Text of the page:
Like that so the logical sequence is very straightforward. First thing you do is to identify the voice of the customer, look at the wants and the needs and for this you have to look at the RFP, the request for proposal from the customer. Then you look at the planning matrix, so you can look at the market data, look at some strategic goals that the company may have and then you do the rank ordering of the needs.
Sometimes this information comes from the customer directly or from some other market survey and then you fill in the design features or you decide which design features you will investigate. Then you do the mapping between design parameters and customer needs. Then you do the interrelationships between the design parameters both positive and negative interrelations. Notice that in the central box where you do the mapping between the design
parameters the customer needs.
You normally do not look for any negative correlation, you ignore all negative correlations and focus only on the positive correlations because here our aim is to decide which one is better. So you can do it purely by finding which has got a higher rank. If you start using negative numbers here, then you might actually cause some confusion because you know it is possible that two features which have negative numbers can cancel the one positive feature,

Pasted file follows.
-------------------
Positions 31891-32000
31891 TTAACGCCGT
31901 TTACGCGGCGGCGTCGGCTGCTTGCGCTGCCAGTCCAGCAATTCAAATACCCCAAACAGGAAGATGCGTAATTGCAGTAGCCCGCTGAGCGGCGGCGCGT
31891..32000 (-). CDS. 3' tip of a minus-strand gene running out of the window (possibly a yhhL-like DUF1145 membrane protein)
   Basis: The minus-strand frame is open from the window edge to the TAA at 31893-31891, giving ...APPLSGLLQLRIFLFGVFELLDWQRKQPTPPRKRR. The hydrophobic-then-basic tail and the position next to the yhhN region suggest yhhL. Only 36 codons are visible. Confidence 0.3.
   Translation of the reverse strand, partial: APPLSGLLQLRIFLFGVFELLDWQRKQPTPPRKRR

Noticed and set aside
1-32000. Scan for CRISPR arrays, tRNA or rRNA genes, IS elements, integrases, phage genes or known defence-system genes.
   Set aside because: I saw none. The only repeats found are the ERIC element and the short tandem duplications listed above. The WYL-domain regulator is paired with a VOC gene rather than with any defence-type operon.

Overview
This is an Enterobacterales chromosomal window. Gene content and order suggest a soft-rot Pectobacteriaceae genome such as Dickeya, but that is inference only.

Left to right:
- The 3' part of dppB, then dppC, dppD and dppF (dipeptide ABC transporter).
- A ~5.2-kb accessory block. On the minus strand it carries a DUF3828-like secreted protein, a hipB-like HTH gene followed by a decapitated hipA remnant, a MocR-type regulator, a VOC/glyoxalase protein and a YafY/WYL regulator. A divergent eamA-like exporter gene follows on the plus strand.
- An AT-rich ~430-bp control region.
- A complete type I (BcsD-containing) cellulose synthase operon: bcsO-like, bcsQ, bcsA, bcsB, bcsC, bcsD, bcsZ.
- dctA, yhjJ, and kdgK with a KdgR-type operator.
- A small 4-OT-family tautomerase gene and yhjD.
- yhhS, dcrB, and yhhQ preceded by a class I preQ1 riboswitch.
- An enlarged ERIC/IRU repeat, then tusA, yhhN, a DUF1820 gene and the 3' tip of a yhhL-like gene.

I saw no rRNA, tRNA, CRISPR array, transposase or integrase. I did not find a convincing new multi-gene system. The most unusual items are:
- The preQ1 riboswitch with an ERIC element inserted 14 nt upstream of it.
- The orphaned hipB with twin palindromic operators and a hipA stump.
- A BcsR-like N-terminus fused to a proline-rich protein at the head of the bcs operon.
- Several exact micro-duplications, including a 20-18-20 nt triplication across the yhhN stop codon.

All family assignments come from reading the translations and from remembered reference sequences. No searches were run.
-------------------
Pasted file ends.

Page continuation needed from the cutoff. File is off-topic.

so we do not do that.
We just say that we look only at positive relationships here and negative ones are on the top where we look at the interrelationships, but here we look at negative and positive both and finally based on the numbers that you fill in this particular matrix you can prioritize the design parameters.
So let us first look at the level 1 QFD which is the customer's voice transformation into the performance parameters. So the voice of the customer essentially means understanding the
customer attributes or CAs which is what okay. So needs and wants, actually you have to convert whats into needs and wants and this is accomplished using the process of requirements capture which has already been explained through a separate video clip, so I hope you have seen that.
Using this voice of the customer and whats, you arrive at the performance parameter that is the hows okay. So in level 1 QFD the whats which are the customer attributes are converted into hows which are the design features.
So how do you convert whats into hows okay? So from the baseline UAV you look at some key design parameter. There are some dimensions the wingspan, the wing reference area, the fuselage length and the maximum diameter. There is gross weight of the aircraft. Then you have the zero left drag coefficient, the wing loading, some airfoil parameters like the
maximum thickness to chord ratio, the maximum lift coefficient, the maximum increment in the Cl because of the flaps, etc.
Then you having wing aspect ratio, Oswald efficiency factor. There are some speeds, the cruise speed and the maximum speed and then there are thrust to weight ratios and the SFC. So these are the key design parameters from the baseline UAV.